The Latest (and Pretty Much Final Pre-Euro 2012) FIFA Rankings — Spain, Germany Still On Top

The last (well, next-to-last, as new rankings will come out 48 hours before the first kickoff) of the pre-Euro 2012 FIFA rankings have come out. Not much has changed from last month: Spain and Germany are still first and second, and Europe is still solidly represented in the Top 10. The only shift in the Top 30, in fact, is Argentina and Denmark swapping the 9 and 10 spots — the Danes are on the short end of the switch, but they’re still Top 10, which doesn’t make their Group of Death all that less deathy.

New FIFA World Rankings: We’re Number 29, and Further Euro 2012 Group of Death Evidence

This just in from the folks at FIFA — there’s a new world ranking table out, and the U.S. Men’s National Team is 29th, which means that we’re right there between Slovenia and Japan, and barely World Cup-worthy when compared to other nations. (Though we are second in CONCACAF, predictably just below Mexico.) 

What’s staggering is looking at how the Euro nations stack up behind world leaders Spain. In particular, check out Euro 2012′s Group of Death. Group B features Germany (#2), the Netherlands (#4), Portugal (#5), and Denmark (#9). Three of those four teams are ranked higher than (wait for it) #6 Brazil. In the UEFA rankings, the top 13 are all in Euro 2012, with 16th-in-Euro Czech Republic and the two host nations keeping out the more marginally deserving Switzerland and Norway, if you were just going by tables and taking the 16 best teams (which we’re not, of course). 

Also, despite Diego Forlan’s and Luis Suarez’ club-side woes this year, Uruguay comes in at #3, leading all South American teams, and being the only non-Euros in the Top 5. England, to the horror of the English, have slipped from 5th to 7th. 

A Quick Take on Euro 2012 Uniforms (Or Kits, As They’re More Britishly Known)

From Irish site The Score comes a look at the 16 home and away kits for Euro 2012. The Dutch kits (especially the away kits) are sweet, and the Sweden away kit might be the sharpest looking one here, though I also like the German surprise green. Croatia goes with their typical cool-yet-horrifying checkered tablecloth home uni for most eye-assaulting, which Spain goes with a decidedly non-Spanish blue when they’re wearing typical home reds, and England dons a black (?) away with a slate blue collar (more ?). Puma’s arty African kits of late are cooler, but, overall, these are mostly sound takes on classic looks.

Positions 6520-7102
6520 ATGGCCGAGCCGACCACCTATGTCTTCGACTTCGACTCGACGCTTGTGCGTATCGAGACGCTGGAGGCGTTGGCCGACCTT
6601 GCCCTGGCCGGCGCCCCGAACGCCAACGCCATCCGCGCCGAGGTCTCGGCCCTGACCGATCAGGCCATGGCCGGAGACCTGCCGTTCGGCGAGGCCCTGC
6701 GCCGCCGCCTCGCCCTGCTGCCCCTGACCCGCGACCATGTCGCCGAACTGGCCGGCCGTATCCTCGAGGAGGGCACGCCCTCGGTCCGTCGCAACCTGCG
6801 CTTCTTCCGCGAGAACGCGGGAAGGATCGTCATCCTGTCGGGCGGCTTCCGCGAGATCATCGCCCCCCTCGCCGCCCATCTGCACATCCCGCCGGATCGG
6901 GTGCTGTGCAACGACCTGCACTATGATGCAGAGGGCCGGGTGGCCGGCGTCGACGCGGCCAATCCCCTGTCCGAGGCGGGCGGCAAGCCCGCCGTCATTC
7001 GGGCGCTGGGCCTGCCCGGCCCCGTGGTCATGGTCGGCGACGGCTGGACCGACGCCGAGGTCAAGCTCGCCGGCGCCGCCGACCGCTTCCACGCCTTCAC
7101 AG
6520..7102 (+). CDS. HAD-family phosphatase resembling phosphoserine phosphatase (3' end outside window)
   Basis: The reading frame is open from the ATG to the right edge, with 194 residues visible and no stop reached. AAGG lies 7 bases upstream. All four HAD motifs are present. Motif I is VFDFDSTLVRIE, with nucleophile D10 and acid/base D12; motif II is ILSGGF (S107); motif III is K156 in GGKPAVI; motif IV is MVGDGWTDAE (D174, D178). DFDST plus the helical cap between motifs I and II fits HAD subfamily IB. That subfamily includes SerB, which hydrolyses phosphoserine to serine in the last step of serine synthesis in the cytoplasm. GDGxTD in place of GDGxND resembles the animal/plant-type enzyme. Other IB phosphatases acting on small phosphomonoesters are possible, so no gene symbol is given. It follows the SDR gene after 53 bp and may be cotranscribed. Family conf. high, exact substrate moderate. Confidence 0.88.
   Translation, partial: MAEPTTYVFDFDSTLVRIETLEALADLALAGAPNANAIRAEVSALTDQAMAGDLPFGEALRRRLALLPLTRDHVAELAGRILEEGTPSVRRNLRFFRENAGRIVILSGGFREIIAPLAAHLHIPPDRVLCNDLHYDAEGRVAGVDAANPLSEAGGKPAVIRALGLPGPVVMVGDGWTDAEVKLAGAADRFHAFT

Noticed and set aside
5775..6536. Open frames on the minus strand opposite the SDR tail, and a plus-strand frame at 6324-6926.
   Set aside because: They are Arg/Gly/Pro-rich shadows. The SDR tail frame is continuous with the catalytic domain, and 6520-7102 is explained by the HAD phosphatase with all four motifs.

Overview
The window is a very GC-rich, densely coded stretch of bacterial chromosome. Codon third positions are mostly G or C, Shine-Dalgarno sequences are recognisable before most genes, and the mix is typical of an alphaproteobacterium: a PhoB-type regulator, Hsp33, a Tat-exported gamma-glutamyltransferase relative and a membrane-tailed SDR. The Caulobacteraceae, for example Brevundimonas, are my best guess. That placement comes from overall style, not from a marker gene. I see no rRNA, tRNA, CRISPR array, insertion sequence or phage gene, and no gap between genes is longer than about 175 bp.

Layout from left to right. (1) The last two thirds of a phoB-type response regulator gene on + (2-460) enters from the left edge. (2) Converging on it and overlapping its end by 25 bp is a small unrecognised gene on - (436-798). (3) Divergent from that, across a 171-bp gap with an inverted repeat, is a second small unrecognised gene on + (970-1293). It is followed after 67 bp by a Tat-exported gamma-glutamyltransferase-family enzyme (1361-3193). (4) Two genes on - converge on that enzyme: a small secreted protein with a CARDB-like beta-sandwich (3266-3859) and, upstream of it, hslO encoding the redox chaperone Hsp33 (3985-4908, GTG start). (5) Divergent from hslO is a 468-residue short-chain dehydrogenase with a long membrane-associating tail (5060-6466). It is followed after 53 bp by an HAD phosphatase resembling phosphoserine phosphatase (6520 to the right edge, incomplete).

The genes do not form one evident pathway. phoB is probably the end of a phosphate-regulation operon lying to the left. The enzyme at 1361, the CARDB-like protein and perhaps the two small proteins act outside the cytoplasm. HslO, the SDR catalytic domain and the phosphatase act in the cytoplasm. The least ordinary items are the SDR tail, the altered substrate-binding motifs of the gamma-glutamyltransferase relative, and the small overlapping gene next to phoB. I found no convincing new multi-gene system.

It’s Never Too Early To Bet On Euro 2012!

If you’re looking for a fascinating preview to the prospective fortunes of various European sides at this year’s Euro 2012 (starting on June 8), take a peek at Oddschecker, an aggregator of some of the most popular betting sites-slash-EPL and La Liga sponsors. Some of the predictions aren’t hard for even casual followers of the sport to figure out — Spain’s favored? Germany and the Netherlands are in the mix? Van Persie and C-Ron are among the favorites to score the most goals in the tourney?

But it’s a good way to gauge how group play might go, starting with which is the Group of Death and which is, as Deadspin once awesomely termed, the Group of Delicious Cupcake Frosting. (Group B’s brutal, with Germany, the Netherlands and Portugal fighting it out to see who will join Denmark in elimination — sorry, Danes, but it’s true, and Group C looks pretty scrumptious for Spain, with Italy probably going through with them, unless they repeat their World Cup meltdown, which would most likely send Croatia through, despite how fun it would be to see Ireland advance.)

Oddschecker breaks down group play thoroughly, leading to pretty reasonable assessments of what the quarter finals might look like. There’s a distinct dropoff/chasm that divides the top eight from the bottom eight, and fans of Ireland, anything Scandinavian, the cradle of democracy that’s currently teetering on the edge of bankruptcy, or the host countries are on official notice to be bummed out sometime in late June. Spain, by the way, has even odds to reach the finals. Russia’s an interesting flyer to take if you’re wanting a hefty payday for your investment (not that we necessarily condone this), though Portugal’s got about the same odds and C-Ron, so that might be the best reasonable long-shot on the board. (Though that assumes The Prettiest Footballer Of All can handle a pressure situation. World Cup games against North Korea don’t count.) Yet Portugal winning it all means either the Germans or the Dutch would go home after group, which is hard to imagine.

The takeaway lesson from this, of course, is don’t bet on sports. (And if you do, David Villa as top goal scorer at 14-1 on some sites seems a solid play. Or why not take a flyer on Scott Parker at 250-1?)